MRes students André Neto-Bradley and Mar Gimenéz take Civil Engineering Construction to a festive level with their self-made Gingerbread House. Their carefully constructed Gingerbread House is a replica of the new Dyson Building on the Engineering Department site in Cambridge. The Dyson Building is also the new home of FIBE-CDT since it’s completion in summer this year.
According to André, who has delighted fellow FIBE staff and students with his confectionary creations in the past, the gingerbread house took almost a day with fellow student, Mar, to complete. They've even put in the words "Apply to FIBE" in icing on the roof-top which earned extra brownie points for the FIBE recruitment campaign. The glass windows is a delicious concoction of melted yellow, orange and red gummy-bears. Marshmallow window frames, cut out gingerbread columns and a variety of tempting sweets stuck all over the house complete their culinary engineering tribute to the Christmas season.
André and Mar and Rebecca Hartwell have also started the Tensegrity Club, brainchild of Engineering Lecturer, Allan McRobie’s Matlab design classes. Tensegrity structures represent equilibrium and are half in tension and half in compression. They look almost impossible because none of the structural sticks touch each other. They are held in place with tension wires and are only stable when the last tension wire is attached.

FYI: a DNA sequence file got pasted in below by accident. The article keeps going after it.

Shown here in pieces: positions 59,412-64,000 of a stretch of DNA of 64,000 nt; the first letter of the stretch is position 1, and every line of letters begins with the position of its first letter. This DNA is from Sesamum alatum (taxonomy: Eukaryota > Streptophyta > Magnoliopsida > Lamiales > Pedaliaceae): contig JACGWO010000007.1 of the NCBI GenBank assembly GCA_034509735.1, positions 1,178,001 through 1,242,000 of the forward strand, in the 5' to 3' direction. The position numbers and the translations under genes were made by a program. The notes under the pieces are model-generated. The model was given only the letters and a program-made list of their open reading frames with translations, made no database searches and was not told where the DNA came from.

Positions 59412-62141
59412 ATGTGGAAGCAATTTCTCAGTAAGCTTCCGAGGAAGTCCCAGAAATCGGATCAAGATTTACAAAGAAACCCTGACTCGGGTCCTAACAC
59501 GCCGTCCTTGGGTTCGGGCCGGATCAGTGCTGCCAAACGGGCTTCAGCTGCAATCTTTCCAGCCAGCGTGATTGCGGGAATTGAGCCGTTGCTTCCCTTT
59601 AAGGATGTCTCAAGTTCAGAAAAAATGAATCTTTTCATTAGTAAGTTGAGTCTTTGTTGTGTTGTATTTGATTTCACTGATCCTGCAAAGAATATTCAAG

The structure took hours to build with both graduate and undergraduate students in the Tensegrity Club, among whom were FIBE students André, Mar and Rebecca. Mar likened it to doing acrobatic yoga as the pieces have to be held together till the final tension wire is in place. The resulting tensegrity structure now decorated with christmas lights hangs like a giant filigree Christmas bauble of a tree on the Engineering site. André is already planning to go bigger with their tensegrity structures next term. Who says Civil Engineering can't be fun.